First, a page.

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Elektra: The Scorpion Key

I never once thought that I could ever give Brian Michael Bendis a bad review. Then I read this horrible piece of crap called Elektra and I knew I was wrong.

Maybe it's me. I grew up reading comics, but I wasn't buying them en masse in the 1980s (because I was eight at oldest, Spider-man always appealed more so than "that devil guy") so I never experienced the Frank Miller run on Daredevil. I never saw Elektra get stabbed with her own sai, or saw Karen Page become a porn star. For these reasons, I just don't care about the character.

Apparently someone does, because Elektra keeps getting revived. Noticing this, I picked up the first collection, The Scorpion Key, and wish I'd kept the receipt.

The story goes thus: The new leader of Iraq (still called Saddam -- very subtle, Bendis) has forged an alliance with the new and improved Hydra, an organization that has shifted from over-the-top world domination schemes and settled on the community conscious supplying of global terrorism. Those wacky snake heads.

Nick "I look like an angry pirate" Fury is not too happy about this merger, not to mention the fact that Saddam is in possession of The Scorpion Key, which is…something mystical…that lights up. Bendis never explains what it is or does, and we see only the briefest glimpse of its power, and even then it seems like little more than fireworks over the Sultan's palace from Aladdin (It is a long-standing element in S.H.I.E.L.D.'s continuity, but still...).

In order to cut through the red tape of S.H.I.E.L.D, he hires Elektra to kill Saddam and grab the key. And the rest is a lot of time spent getting from story point A to story point B.

The story is full of holes and pointless filler that just make the book drag for hours. If Fury has to deal with so much "red tape," why the Hell does he have a fully manned makeshift headquarters full of S.H.I.E.L.D. agents in Iraq? Where'd you get the clearance Nick? There's a brief and ultimately pointless "mole inside S.H.I.E.L.D." plot that lasts for maybe 8 pages, where Elektra steals the traitor's car as punishment.

Whatever happened to stabbing? Stabbing stops traitors, right?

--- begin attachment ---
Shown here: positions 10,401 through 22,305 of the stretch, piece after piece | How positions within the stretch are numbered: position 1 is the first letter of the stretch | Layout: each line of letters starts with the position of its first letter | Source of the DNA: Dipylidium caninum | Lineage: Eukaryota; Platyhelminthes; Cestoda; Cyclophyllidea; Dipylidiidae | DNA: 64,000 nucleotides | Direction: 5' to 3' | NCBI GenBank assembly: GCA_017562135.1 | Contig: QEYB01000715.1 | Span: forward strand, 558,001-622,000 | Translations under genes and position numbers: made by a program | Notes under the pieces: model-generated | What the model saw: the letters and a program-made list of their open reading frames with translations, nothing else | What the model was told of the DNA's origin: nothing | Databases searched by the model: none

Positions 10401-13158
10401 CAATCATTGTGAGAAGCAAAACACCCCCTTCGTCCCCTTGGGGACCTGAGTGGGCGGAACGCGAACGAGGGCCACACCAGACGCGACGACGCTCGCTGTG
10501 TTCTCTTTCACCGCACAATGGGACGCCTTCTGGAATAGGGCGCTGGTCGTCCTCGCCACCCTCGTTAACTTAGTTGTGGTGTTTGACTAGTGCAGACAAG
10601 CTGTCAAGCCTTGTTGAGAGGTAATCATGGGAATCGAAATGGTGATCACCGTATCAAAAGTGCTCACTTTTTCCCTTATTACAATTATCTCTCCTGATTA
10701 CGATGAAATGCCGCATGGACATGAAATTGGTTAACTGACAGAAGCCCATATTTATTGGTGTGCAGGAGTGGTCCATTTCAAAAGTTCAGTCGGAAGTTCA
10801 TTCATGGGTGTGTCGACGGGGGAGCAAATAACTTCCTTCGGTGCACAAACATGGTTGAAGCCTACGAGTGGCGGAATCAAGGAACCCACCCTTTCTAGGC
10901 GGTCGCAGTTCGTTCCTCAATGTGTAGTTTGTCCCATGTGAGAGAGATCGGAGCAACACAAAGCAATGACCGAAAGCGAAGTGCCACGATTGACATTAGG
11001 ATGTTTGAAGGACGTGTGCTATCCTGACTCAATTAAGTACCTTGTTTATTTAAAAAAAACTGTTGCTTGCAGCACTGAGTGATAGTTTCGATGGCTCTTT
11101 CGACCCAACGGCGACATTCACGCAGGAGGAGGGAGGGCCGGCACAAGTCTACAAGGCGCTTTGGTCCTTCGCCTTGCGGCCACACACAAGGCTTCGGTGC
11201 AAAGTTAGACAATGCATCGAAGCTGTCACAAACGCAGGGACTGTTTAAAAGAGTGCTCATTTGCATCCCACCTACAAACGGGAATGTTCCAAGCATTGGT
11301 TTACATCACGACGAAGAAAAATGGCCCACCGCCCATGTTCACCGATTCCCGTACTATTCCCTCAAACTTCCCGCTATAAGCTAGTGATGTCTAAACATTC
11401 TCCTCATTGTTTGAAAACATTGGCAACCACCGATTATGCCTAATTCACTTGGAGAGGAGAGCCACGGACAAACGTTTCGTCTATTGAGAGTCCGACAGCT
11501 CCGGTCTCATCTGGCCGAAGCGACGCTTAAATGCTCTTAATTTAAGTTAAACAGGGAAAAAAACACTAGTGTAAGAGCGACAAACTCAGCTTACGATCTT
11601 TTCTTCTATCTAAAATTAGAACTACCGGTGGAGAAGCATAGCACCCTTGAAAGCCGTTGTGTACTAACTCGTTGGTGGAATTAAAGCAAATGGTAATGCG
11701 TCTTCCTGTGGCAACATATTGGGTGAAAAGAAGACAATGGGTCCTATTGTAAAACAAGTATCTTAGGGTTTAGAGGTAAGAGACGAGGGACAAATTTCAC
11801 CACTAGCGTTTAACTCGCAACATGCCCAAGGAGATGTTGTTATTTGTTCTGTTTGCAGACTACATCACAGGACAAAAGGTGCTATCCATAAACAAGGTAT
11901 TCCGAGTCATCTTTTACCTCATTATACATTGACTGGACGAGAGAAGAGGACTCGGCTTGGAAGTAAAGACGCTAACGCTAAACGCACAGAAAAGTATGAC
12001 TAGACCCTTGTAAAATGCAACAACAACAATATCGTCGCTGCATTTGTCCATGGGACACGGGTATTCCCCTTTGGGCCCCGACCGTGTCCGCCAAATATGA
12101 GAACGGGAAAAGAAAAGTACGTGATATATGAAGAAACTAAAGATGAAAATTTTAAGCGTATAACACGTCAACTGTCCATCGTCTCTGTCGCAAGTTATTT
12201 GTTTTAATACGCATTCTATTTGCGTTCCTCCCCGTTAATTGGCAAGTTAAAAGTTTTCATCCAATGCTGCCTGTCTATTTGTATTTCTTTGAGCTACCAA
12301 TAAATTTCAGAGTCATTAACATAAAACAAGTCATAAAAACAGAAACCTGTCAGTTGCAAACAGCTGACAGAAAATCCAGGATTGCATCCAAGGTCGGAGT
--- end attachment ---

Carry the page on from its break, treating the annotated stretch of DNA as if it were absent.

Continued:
And just where is the dialogue that Bendis has made his trademark? No two characters have anything resembling a well-choreographed conversation, and Elektra's own dialogue is about as stiff a two-day-old corpse. No one has any personality in this story; even Fury comes off blandly angry.

The artwork isn't all bad, but it is far from great. Chuck Austen is good when he's well lit. The outdoor café scenes and park scenes with Elektra are beautifully done, and the characters are always well contrasted with their surroundings, so you get focused onto the character.

Austen falters when he puts his characters in any kind of shadow: faces get horribly disturbed fro the sake of shadows, action gets lost within dark panels, as demonstrated in the most boring fight scene I have ever witnessed (and I'm still not even sure what happened exactly) between Elektra and the Silver Samurai. Austen also seems to suffer from crowd-the-page-itus, as he jams far too much visual data on one page, or gets repetitive. At one point, he draws the same group of characters almost exactly the same, in almost the exact position, from the same perspective, for eight panels! Jumping Jesus on a crutch, mix it up a little! A close-up. Wide angle. Fish eye lens. Anything different! Thankfully, the panel-that-would-not-end was broken up by a gunshot (thank the NRA).

This book is just not worth it, especially at a price of $15.95. The plot is badly put together, the artwork is bad, and even better, you never find out what the hell the Scorpion Key is. You name the book after it, but decide it's not really important to the plot? Oh Marvel, when will you learn.

The only redeeming parts to the book are the computer graphic enhanced covers of a realistic (and sexy) Elektra, which look great, but honestly guys, soft-core pornography fills the same need. Go out and spend your cash on the Mother's Day gift you forgot to buy (thanks to a twin sister, I never have to remember holidays and sometimes only end up paying half price; it's sweet).

Robert Sparling

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